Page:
KATHY HOLLOWAY explains how to attend a conference without leaving the house
It is a well understood that continuing education and ongoing engagement with professional colleagues supports high quality, safe and effective clinical practice. Conferences are recognised as providing an excellent mechanism for achieving both of these goals. However time and expense may preclude your ability to participate in the myriad of relevant international and national conference opportunities available to registered nurses these days.
A quick peruse of the NZNO conference and event site reveals around 50 different workshops, conferences and professional development opportunities available nationally. Some of these may have a webinar option also referred to as an online conference, web meeting, net meeting or virtual meeting. A webinar is an online technology that provides a mechanism for nurses across the world to connect globally to benchmark and develop their practice. The phrase webinar is derived from the combining of web and seminar and is thought to have first been used in the 1990’s.
Webinar technology is a new tool emerging in the world of health and other disciplines, making it possible to connect people beyond conference calls and e-mails. During webinar sessions online participants have the opportunity to watch, listen, use email or text chat to ask questions and have a discussion with the presenter. Within the software there’s a presentation area for slides and document sharing.
With a good internet connection (i.e. broadband) and access to a telephone you have all you need to join a webinar or even organise your own webinar. There are a number of free software applications that can be used to host webinars such as Google Hangouts or Web-Ex that you can register with. For an example see Patricia Benner in a 2010 webinar on Educating Nurses and Physicians: Toward New Horizons hosted by the Carnegie Foundation at www.carnegiefoundation.org/resources-webinar-nursing-and-medical-education.
Webinars are a real-time session that people can log in to and often includes time for questions or discussions either live via chat or by phone. If you don’t manage to make the synchronous broadcast then the webinars can often be accessed later on host websites. Many international health organisations provide webinars for example the CDC, American Nurses Association and Institute of Medicine. In New Zealand recently to mark World Suicide Prevention Day 2012 an online, interactive webinar on the topic of strengthening protective factors and instilling hope was held – copies of these presentations are available www.spinz.org.nz/page/239-events-archive+webinar-for-world-suicide-prevention-day-2012.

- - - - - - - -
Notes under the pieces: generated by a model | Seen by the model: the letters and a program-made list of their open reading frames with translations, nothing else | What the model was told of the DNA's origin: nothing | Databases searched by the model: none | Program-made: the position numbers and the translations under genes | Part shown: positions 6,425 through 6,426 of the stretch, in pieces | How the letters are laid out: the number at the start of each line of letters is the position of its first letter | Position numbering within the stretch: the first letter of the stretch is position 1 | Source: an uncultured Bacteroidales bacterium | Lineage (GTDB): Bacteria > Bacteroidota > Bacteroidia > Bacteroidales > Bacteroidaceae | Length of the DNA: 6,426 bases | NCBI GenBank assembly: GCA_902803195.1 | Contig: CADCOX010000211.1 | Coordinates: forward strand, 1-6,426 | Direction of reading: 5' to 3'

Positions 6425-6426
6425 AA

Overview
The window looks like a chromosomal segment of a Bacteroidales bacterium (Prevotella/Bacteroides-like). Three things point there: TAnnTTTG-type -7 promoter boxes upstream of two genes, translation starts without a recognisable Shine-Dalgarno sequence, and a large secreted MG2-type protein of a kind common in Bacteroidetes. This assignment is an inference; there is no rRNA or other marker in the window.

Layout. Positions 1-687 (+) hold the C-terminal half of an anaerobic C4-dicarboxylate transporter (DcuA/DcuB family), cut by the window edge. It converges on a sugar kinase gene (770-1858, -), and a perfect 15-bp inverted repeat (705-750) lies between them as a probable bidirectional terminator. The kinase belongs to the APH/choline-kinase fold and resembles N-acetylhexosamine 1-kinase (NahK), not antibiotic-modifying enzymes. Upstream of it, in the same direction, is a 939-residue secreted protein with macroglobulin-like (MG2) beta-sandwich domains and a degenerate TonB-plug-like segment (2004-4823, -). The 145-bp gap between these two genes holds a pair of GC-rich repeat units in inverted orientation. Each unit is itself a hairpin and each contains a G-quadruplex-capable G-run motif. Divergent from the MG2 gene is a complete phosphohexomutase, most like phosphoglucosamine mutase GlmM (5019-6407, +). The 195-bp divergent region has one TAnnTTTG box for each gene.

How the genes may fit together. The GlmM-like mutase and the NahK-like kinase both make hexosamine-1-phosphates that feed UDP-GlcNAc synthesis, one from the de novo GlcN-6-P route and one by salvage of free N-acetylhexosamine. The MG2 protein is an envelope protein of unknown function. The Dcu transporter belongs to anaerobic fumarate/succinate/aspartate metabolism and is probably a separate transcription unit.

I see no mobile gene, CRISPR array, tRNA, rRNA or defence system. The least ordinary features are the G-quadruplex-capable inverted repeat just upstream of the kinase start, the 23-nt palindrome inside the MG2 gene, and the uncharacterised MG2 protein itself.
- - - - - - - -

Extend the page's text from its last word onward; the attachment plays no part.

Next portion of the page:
So let your mouse do your walking and check out your favourite conference sites for webinars or recorded presentations post-conference. Don’t let geography get in the way of broadening your professional horizons – with awareness comes choice.
Dr Kathy Holloway is dean of the Faculty of Health at Whitireia Community Polytechnic.
CHECK THESE OUT
Inspire 2012: Reshaping Australia’s Health Workforce
This is an example of how you might use online technology to attend Health Workforce Australia’s inaugural conference, Inspire 2012: Reshaping Australia’s Health Workforce, held in November 2012. The conference brought together some of the world’s most respected leaders in workforce innovation and reform. Many of the key note presentations from this conference have been captured as streaming video sessions allowing you to experience some of the impact of attending this important Australian conference. [Site accessed 6 April 2013 and last update unknown].
Online Issues in Nursing Journal - Social Media and Communication Technology: New “Friends” in Healthcare
An American peer-reviewed publication provides a forum for discussion of issues in current topics of interest to nurses and other health care professionals. The intent of the journal is to present different views on issues that affect nursing research, education, and practice, thus enabling readers to understand the full complexity of a topic. When each new topic is posted, the previous topic becomes available to all viewers. This topic is from September 2012 and has five articles that present existing research and expertise on the emerging presence of social media in healthcare giving nurses an insight into both risks and benefits of social media. Don’t forget to check out our own nursing council’s perspective at
http://www.nursingcouncil.org.nz/download/309/smedia.pdf [Site accessed 6 April 2013 and last updated February 2013].